Moms continue to play a big part in the lives of the Nashville Predators
To an outsider, the job description is one that is enough to scare just about anyone away. There are long hours, you have to endure frigid temperatures, frequent long commutes, and then there is the large financial commitment that will more than likely never be repaid.
No, being a hockey mom in not for the faint of heart, but for those who accept the challenge, the benefits far outweigh the 5 a.m. wakeups, the rinks so cold you can see your breath, the long rides to towns so far away you are not exactly sure how to pronounce the names, and the constant reach into the wallet for everything from high registration fees to Icees from the concession stands.
By virtue of advancing to the Western Conference Semifinal round of the Stanley Cup Playoffs this season, the Nashville Predators are playing hockey in the month of May for the first time in franchise history. Each year, Mother’s Day is celebrated on the second Sunday in May, and for the players in the Nashville locker room, their mothers not only accepted the challenge of being hockey moms, they embraced the role.
As a 7-year-old, Joel Ward learned quickly that his mother Cecelia took her job as a hockey mom seriously. Ward came home from school one day anticipating a phone call telling him that he made the all-star team for his minor hockey league. He received a phone call, but the message was not the one he was expecting.
“I got rejected playing hockey,” Ward said. “I was looking forward to playing in that game, but I got the call saying I didn’t make the squad. I kind of curled up in my bed a little bit and was a little wimp about it. I shed a few tears. “
After comforting her son, Cecelia chose a tough-love approach and took his hockey stick away from him.
“My mom had to calm me down and tell me it wasn’t the end of the world,” Ward said. “It was a tough pill to swallow, but she had to kind of shake me out of it a little bit and wake me up.”
After a stickless couple of days, Ward’s stick was returned to him.
“My mother, being from Barbados and not knowing hockey at all, it was a different thing for her,” Ward said. “She just fell in love with it. She used to be a screamer at minor hockey games, now she is more sit-back and be quiet. Now that she knows all the rules. She is different.”
Being a good son, Joel still takes the advice that his mother sends his way from Toronto.
“She will send me text messages and give me phone calls and lets me know what I did wrong,” he said with a laugh. “Her go-to line is to make sure I trick the goalie. I always get a text saying, ‘Make sure you trick the goalie,’ so that is what I try to keep in mind.”
Defenseman Shane O’Brien fondly looks back at all the hours his mother had to log in the car to enable her son to play the sport he loved.
“My mom is awesome,” O’Brien said. “She is the best. I lived in a small town, so we had to drive an hour to practice. She would work all day and drive me there, watch practice, and drive me home. Without her, I would have never made it.”
Even though she is no longer driving him to practice, O’Brien’s mother Pam still keeps close tabs on him.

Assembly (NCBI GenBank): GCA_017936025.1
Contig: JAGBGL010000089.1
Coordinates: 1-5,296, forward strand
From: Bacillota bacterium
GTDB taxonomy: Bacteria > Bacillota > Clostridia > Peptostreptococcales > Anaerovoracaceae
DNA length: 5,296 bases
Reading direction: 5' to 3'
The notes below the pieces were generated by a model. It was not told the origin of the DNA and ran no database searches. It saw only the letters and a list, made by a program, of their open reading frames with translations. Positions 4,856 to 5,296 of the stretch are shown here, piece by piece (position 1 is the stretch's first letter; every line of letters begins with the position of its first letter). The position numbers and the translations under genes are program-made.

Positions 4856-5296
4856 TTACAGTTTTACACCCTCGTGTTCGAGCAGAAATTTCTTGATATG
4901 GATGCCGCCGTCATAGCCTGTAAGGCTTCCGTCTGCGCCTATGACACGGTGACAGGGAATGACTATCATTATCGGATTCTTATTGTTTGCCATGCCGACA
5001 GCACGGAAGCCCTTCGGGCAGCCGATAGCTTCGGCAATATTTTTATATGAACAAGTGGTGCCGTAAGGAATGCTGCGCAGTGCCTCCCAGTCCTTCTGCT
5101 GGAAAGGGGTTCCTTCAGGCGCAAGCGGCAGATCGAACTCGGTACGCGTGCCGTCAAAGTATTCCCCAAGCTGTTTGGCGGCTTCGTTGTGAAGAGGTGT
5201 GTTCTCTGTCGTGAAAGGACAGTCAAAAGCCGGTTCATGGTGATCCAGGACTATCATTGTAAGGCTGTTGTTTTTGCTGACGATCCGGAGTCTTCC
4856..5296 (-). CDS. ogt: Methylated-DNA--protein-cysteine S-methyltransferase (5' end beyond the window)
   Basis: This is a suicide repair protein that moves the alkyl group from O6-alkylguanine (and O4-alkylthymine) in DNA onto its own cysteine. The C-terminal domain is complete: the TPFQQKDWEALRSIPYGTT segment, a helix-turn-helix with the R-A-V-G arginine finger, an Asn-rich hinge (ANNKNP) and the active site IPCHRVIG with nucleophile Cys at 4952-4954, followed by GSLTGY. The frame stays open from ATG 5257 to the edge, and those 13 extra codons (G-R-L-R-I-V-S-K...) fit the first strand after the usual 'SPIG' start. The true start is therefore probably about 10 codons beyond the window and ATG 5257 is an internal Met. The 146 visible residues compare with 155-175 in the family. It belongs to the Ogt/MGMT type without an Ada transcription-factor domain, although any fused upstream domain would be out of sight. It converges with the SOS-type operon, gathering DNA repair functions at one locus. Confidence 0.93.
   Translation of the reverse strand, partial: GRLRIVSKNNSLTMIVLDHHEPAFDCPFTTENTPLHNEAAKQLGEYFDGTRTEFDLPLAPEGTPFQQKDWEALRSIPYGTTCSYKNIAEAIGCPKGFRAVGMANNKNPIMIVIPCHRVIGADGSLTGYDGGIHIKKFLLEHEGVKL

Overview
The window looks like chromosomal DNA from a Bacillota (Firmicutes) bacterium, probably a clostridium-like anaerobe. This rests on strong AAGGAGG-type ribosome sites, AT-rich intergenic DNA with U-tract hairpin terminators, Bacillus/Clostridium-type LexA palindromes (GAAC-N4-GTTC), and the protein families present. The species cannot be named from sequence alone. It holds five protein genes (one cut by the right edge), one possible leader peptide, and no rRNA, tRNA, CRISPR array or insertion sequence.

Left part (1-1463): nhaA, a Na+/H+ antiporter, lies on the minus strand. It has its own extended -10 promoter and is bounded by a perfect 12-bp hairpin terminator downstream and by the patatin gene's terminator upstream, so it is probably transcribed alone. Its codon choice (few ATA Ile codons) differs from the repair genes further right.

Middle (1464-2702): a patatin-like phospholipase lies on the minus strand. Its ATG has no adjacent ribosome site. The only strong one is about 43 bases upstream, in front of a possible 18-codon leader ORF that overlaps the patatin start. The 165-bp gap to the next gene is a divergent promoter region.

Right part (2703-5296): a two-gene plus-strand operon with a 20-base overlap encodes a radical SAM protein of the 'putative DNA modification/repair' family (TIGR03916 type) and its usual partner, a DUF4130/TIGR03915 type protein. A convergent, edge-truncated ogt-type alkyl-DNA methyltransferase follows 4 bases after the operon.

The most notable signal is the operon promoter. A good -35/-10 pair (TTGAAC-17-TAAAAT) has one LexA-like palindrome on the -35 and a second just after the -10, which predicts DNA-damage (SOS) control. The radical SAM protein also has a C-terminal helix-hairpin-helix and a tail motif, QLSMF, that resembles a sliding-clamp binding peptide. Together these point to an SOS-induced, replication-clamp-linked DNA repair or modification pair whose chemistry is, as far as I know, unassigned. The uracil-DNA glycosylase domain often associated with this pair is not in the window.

“With all the attention paid to the Stanley Cup Playoffs, she is the biggest fan out there,” O’Brien said. “She knows all the little stats. She will know stuff sometimes that I don’t even know. She is coming down for Games 3 and 4, so she is excited.”
The pride in O’Brien’s voice reveals that Pam is not the only one excited about her trip to Music City.
Like O’Brien, Steve Sullivan’s mother was the family’s primary chauffeur.
“My father kind of worked out of town, as he was kind of a traveling salesman,” Sullivan said. “I remember her driving us all over the place too. Back in the day, my brother and I used to skate before school. She used to bring us to the rink before school and then take us to school. She was extremely dedicated.”
Sullivan is not just the son of a hockey mom; he is also the husband of one. Sullivan and his wife Kristen have four children; three hockey-playing boys and a figure skating daughter.
Sullivan’s day job as a professional hockey player keeps him on the road quite often, but even when the Predators are at home, the team’s games and practices mean he can’t be at the rink with his kids all that often, meaning Kristen is extremely busy.
“It is not like it is a summer sport,” Sullivan said. “They are doing exactly what I am doing the same time I am doing it.
“She is amazing. She really is. She truly is a mother. She loves being a mom.”
As if keeping track of her own children is not enough of a responsibility for Kristen, she is also willing to lend a hand to others as well. One day early last season, a new hockey mom was struggling to get her Termite-aged son’s skates on to his satisfaction. A nearby Kristen heard the interaction and volunteered her years of skate lacing experience and quickly corrected the issue.
“I give her total credit, it is not an easy job,” Sullivan said. “Every child of ours is at the rink three times a week. To put it in perspective, Friday night is the only night she is not at the rink all winter long. With me being on the road, most times, she is by herself. She has to pack up the kids in the car and everybody has to go. She does it with love. I have the biggest admiration for what she can do.”
There is no doubting the fact that hockey moms are special people. At the minor hockey level, they frequently they have to wear many hats; transportation provider, equipment manager, skate lacer, and most importantly, super fan. If their child happens to take a hard fall, they also fill the role of trainer. After all, no one can comfort like a mom.
The second Sunday in May is a day to celebrate all mothers, especially the coolest of all mothers, those amazing hockey moms. Read all of Jim’s Predators and local hockey coverage at examiner.com/nashville-predators-in-nashville.